1.1 What is a Chinese nutmeg yew?
The Chinese nutmeg yew (botanical name: Torreya grandis; Chinese Pinyin: Xiang Fei, Simplified Chinese: 香榧), is a species of conifer in genus Torreya in the Cephalotaxaceae or Taxaceae family. As a gymnosperm, Chinese nutmeg yew has no flowers or fruits, and has unenclosed or “naked” seeds. The plant can grow up to 25 metres (82 ft) tall. Endemic to eastern and south-eastern China, habitats of Chinese nutmeg yew include stream banks, open forest, mountainous regions and open valleys, usually found from between 200–1,400 metres (660–4,590 ft) in elevation. Characteristics of Chinese nutmeg yew include tolerance for shade, ability to withstand cultivation at high altitudes and favorable micronutrient contents.
Other simplified Chinese names for Chinese nutmeg yew include: 香榧子, 榧子, 赤果, 玉山果, 玉榧, 野极子, 中国榧.
1.2 How does Chinese nutmeg yew nuts taste?
Good Chinese nutmeg yew nuts have a crisp, nutty and dense texture with a flavor that is woodsy and tasty.
1.3 Where can I buy Chinese nutmeg yew nuts?
Chinese nutmeg yew is not a mainstream Chinese nut that are available in grocery stores in Chinatown, but it is abundantly and mainly produced in Zhejiang Province and often sold online, try to get it on Alibaba or Taobao.com.
1.4 How is Chinese nutmeg yew used in traditional Chinese medicine?
Chinese nutmeg yew seeds are considered to have sweet, neutral, astringent and nontoxic properties and to be associated with the lung, stomach and large intestine meridians. It is used as digestion aid, worms killing drug, lung moistening drug, expectorant, aperitive and spleen tonic in traditional Chinese medicine (CTM) and widely adopted in treating different diseases and health problems, such as hair loss, hematemesis and intestinal worms.
2. Uses, Health Benefits of Chinese Nutmeg Yew & Medical Formulas
2.1 Prevent Heart Disease
Chinese nutmeg yew seeds contain an essential trace element for human health, selenium. A deficiency of Selenuim may contribute to many health problems, including: dry skin, dandruff, the development of cataracts and fatigue (traceminerals.com 2017). Low selenium concentrations are believed to be linked with an increased risk of cardiovascular disease. Therefore, eating selenium-rich foods may help to lower the chance of getting coronary heart disease.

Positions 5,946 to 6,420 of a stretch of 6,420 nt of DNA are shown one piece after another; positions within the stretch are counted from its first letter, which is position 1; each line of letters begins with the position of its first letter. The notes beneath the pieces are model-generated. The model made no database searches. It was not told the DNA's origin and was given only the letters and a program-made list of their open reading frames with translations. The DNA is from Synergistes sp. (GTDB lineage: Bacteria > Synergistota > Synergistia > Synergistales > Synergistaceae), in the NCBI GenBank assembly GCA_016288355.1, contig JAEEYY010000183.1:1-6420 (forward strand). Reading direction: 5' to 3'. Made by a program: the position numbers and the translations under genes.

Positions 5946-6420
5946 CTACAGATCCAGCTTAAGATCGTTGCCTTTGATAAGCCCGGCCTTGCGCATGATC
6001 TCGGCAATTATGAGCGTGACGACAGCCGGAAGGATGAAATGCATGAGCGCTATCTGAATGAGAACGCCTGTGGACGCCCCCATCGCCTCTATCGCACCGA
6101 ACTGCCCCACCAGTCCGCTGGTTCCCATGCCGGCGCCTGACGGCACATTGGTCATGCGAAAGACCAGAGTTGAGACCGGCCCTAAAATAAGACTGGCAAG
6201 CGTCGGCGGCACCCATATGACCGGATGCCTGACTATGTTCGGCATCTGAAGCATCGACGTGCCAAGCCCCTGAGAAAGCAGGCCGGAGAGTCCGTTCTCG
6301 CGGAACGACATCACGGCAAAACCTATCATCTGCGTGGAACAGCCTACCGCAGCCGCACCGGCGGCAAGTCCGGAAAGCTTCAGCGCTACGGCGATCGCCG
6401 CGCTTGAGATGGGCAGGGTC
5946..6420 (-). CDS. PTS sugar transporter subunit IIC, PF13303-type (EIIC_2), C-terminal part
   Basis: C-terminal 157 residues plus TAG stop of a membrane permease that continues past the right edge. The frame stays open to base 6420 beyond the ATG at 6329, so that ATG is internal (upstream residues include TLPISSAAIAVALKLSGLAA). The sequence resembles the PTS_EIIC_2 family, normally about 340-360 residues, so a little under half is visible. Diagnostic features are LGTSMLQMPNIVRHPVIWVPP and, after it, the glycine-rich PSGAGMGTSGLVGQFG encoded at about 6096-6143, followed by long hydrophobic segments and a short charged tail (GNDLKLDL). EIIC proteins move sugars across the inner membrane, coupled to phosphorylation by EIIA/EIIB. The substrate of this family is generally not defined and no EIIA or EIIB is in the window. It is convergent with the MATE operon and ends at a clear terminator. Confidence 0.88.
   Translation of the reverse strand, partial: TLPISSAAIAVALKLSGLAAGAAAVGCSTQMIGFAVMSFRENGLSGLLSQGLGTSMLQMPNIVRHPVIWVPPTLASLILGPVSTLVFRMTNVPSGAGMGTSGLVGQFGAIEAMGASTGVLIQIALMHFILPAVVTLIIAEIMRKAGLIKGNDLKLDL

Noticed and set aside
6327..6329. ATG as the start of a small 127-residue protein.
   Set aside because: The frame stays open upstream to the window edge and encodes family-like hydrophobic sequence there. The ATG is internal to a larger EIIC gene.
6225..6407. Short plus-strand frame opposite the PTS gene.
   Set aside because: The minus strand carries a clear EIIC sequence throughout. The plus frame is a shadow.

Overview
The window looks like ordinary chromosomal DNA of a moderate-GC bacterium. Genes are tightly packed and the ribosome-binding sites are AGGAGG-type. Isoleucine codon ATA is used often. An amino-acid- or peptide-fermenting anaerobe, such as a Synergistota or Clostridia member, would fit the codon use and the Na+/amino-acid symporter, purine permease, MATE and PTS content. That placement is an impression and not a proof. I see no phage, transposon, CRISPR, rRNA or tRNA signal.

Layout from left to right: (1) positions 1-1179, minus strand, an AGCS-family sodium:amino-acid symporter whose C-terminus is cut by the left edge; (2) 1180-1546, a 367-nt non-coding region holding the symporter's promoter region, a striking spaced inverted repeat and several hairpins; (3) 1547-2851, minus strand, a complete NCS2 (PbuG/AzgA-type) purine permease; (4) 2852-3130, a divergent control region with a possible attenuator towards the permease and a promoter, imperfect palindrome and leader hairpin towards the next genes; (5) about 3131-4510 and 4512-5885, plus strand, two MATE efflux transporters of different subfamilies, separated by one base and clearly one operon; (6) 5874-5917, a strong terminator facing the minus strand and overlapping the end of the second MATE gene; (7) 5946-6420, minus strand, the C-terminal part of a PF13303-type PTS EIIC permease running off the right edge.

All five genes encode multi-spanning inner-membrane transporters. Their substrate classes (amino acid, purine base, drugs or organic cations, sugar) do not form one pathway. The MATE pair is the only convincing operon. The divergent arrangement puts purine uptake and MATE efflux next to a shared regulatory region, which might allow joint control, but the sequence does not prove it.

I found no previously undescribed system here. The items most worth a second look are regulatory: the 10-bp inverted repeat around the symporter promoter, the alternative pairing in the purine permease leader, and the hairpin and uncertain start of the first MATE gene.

2.2 Build Strong Bones And Reduce Anxiety
Chinese nutmeg yew seeds contain a high level of calcium which is a key mineral that many of us overlook in our diets. Nearly all cell in the body use calcium in some way, including the nervous system, muscles, and heart. It is an essential building block for lifelong bone health in both men and women. Studies show that a low level of calcium in blood, which also known as hypocalcemia, may masquerade as anxiety or exacerbate symptoms in those who are already experiencing anxiety. Also low blood calcium can result in muscle cramping, lethargy, shaking, numb fingers and toes with tingling, and heart palpitations , all of these symptoms also associated with anxiety.
2.3 Remove Intestinal Worms
[CTM Formula] Fried Chinese nutmeg yew seeds is eaten to kill intestinal worms.
The Ben Cao Medical Book (also known as Compendium of Materia Medica or Ben Cao Gang Mu; Chinese: 本草纲目) is the most famous and comprehensive medical book ever written in the history of traditional Chinese medicine (TCM). Compiled and written by Li Shi-zhen (1518~1593), a medical expert of the Ming Dynasty (1368-1644) over 27 years.
The Ben Cao Medical Book records and describes all the plants, animals, minerals, and other objects that were believed to have medicinal properties in TCM. The book reflects the pharmaceutical achievements and developments of East Asia before the 16th century. On the basis of his predecessors’ achievements in the pharmacological studies, Li contributed further by supplementing and rectifying many past mistakes and misconception in relate to nature of many medicinal substances and causes of various illnesses. Charles Darwin, originator of the biological theory of evolution, regards the book as the “ancient Chinese encyclopedia”.
Disclaimer: The Ben Cao Medical Book is translated by ChinaAbout.net. The information on this website is not intended to replace a one-on-one relationship with a qualified health care professional and is not intended as medical advice. It is intended as a sharing of CTM knowledge and information from the research and experience from the author Li Shi-zhen. Kindly be alert that the CTM knowledge and ancient formulas given above are likely NOT medically proven and may contain misconceptions.
List of reference
traceminerals.com 2017 Alexander G. Schauss, PhD [online] link: https://traceminerals.com/selenium/